It may seem pathetic but I tend to see the world through the prism of great football tournaments. Great eras are defined by great matches, players and competitions. For many people of my generation, the memories of Italia 90 are still fresh. I can’t think of the early 1990s without cursing the name Toto Schillaci. That Irish football team were not lucky; they were good, some would say our best team ever.
A joyous summer, Italia 90 can be seen a bridge between the economic darkness of the 1980s and the renaissance light of the 1990s. The 1990s was period of peace in the North, the Belfast (Good Friday) Agreement was signed and, for the first time since independence, our economy began to truly grow. In contrast, the 1980s was a mess on every metric you care to measure.
Yet things have been tricky for those 371,206 Irish citizens born at the beginning of the ‘Irish Renaissance’, in this hinge period between qualifying for Euro 88 and being knocked out of USA 94. Many came of age, leaving school just as the economy collapsed in 2008. They left college in the middle of the post-crash recession, looking for jobs just as austerity began to bite. Tens of thousands then emigrated and when they came back, found themselves slammed by a pandemic just as their careers were taking off.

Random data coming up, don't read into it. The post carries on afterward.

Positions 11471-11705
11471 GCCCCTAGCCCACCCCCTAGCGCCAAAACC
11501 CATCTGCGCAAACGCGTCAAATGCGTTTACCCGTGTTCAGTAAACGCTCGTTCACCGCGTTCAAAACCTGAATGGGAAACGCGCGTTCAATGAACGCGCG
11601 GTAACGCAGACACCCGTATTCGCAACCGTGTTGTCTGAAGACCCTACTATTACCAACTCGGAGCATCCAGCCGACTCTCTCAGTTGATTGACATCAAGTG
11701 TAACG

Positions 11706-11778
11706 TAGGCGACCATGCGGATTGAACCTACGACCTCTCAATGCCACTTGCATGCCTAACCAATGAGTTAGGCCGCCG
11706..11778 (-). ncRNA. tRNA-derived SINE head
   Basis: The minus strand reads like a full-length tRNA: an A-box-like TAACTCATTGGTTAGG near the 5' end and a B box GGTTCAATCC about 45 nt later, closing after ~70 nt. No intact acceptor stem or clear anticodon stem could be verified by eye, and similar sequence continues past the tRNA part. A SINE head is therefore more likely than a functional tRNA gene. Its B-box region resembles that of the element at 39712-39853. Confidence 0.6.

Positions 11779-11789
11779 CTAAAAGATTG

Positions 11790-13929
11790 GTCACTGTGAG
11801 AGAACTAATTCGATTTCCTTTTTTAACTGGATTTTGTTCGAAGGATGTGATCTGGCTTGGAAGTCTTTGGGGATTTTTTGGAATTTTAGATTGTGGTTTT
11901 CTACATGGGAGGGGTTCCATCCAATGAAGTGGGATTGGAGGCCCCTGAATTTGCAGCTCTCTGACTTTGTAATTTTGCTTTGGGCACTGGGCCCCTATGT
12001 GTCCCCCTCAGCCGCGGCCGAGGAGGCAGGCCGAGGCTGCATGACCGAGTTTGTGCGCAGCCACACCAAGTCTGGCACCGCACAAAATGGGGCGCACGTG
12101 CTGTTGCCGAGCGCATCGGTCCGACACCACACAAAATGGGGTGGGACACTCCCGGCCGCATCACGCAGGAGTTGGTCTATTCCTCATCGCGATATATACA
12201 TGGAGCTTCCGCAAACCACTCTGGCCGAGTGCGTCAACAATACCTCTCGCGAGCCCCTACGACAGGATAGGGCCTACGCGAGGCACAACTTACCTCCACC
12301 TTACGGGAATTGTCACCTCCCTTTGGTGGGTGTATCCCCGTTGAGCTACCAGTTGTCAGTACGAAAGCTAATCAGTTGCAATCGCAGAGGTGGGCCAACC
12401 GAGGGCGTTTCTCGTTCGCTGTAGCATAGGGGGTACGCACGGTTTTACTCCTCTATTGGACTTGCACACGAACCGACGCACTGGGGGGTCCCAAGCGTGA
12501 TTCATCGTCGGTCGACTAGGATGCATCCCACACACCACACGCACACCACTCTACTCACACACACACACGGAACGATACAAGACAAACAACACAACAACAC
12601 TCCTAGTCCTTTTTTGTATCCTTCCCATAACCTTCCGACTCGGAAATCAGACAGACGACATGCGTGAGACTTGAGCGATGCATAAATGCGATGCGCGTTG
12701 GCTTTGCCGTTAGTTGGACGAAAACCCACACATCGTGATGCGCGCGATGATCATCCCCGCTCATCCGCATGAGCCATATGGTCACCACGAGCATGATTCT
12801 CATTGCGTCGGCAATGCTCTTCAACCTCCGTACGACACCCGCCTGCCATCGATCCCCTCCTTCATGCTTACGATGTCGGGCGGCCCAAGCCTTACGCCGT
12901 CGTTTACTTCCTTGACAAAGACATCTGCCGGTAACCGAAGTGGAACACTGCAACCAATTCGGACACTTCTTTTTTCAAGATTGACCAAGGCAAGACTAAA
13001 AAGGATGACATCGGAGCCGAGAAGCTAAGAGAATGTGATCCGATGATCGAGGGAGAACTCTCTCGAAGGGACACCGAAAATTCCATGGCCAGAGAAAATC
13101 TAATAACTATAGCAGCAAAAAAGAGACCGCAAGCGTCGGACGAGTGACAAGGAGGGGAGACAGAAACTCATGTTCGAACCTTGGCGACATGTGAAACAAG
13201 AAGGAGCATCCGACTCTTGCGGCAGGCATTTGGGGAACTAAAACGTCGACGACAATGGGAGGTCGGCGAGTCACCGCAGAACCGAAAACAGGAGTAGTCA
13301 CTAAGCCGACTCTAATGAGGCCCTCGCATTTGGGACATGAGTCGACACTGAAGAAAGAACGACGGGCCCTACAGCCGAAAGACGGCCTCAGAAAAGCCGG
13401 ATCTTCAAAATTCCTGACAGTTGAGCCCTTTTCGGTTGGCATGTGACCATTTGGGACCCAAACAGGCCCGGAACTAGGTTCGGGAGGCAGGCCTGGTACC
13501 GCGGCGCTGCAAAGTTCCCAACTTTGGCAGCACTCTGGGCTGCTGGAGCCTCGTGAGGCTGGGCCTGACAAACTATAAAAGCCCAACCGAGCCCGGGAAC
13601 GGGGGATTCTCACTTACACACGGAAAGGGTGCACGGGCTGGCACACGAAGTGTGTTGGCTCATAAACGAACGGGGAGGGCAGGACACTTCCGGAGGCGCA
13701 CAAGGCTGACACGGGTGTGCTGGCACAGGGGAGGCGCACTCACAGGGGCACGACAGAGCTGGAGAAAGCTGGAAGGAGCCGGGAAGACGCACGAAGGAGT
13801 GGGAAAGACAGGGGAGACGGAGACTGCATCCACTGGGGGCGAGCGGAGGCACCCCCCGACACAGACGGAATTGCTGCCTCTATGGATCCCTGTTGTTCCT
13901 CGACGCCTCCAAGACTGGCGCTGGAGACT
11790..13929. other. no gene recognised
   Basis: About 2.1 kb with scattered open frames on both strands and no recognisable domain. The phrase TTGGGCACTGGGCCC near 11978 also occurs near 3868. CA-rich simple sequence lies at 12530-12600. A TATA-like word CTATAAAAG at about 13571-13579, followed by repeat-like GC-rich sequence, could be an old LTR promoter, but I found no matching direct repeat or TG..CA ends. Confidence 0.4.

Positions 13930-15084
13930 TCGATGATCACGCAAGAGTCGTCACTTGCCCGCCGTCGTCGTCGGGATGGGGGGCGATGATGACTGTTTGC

Locked out of the property market, many are living back in the box room with parents who have become enormously wealthy over that same period. It’s common to hear parents bemoan what they regard as the psychological softness of their children’s generation, but when you look at the data it not hard to see why levels of anxiety are elevated.
This generational divide is the defining economic issue of our times. In 2008, I wrote a book called The Generation Game, highlighting this coming dilemma, but it is even worse than I imagined back then.
Although these citizens were born and brought up in the most successful period of the Irish economy, many don’t feel it. Even before the pandemic, the financial crisis amplified the inequalities between the generations. Far more young people lost jobs after the 2008 crash than older people.
It was also much harder for younger people to find a job during the recession. According to the ESRI, “employment rates declined by around two-thirds from peak to trough for those age 16-19, a third for those age 20-25 and a fifth for those age 25-29, compared to around 10 per cent for older workers”.
This meant it was harder for those younger people to “launch” themselves in their late teens and early 20s. Long term American evidence indicates that falling behind the average in your 20s has a permanent negative impact on your lifetime career and earnings. In short, your 20s are important. Fall back early and you may not catch up.
Economic progress is all about momentum. The average person must “feel” they are moving forward, doing better than their Mum and Dad, for there to be a sense of upward momentum in society. But that’s not happening. The most recent numbers in Ireland show that average weekly earnings for those born in the 1990s were, when they were 20-22-years-old, more or less the same as the wages 20-22-year-olds received in the 1980s (born in the 1960s).
Wage stagnation affects the young more because they tend not to have other assets. The Italia 90 Generation are the first Irish generation that have not experienced consistently higher earnings than those born just 10 years previously, meaning the social conveyor belt is jammed.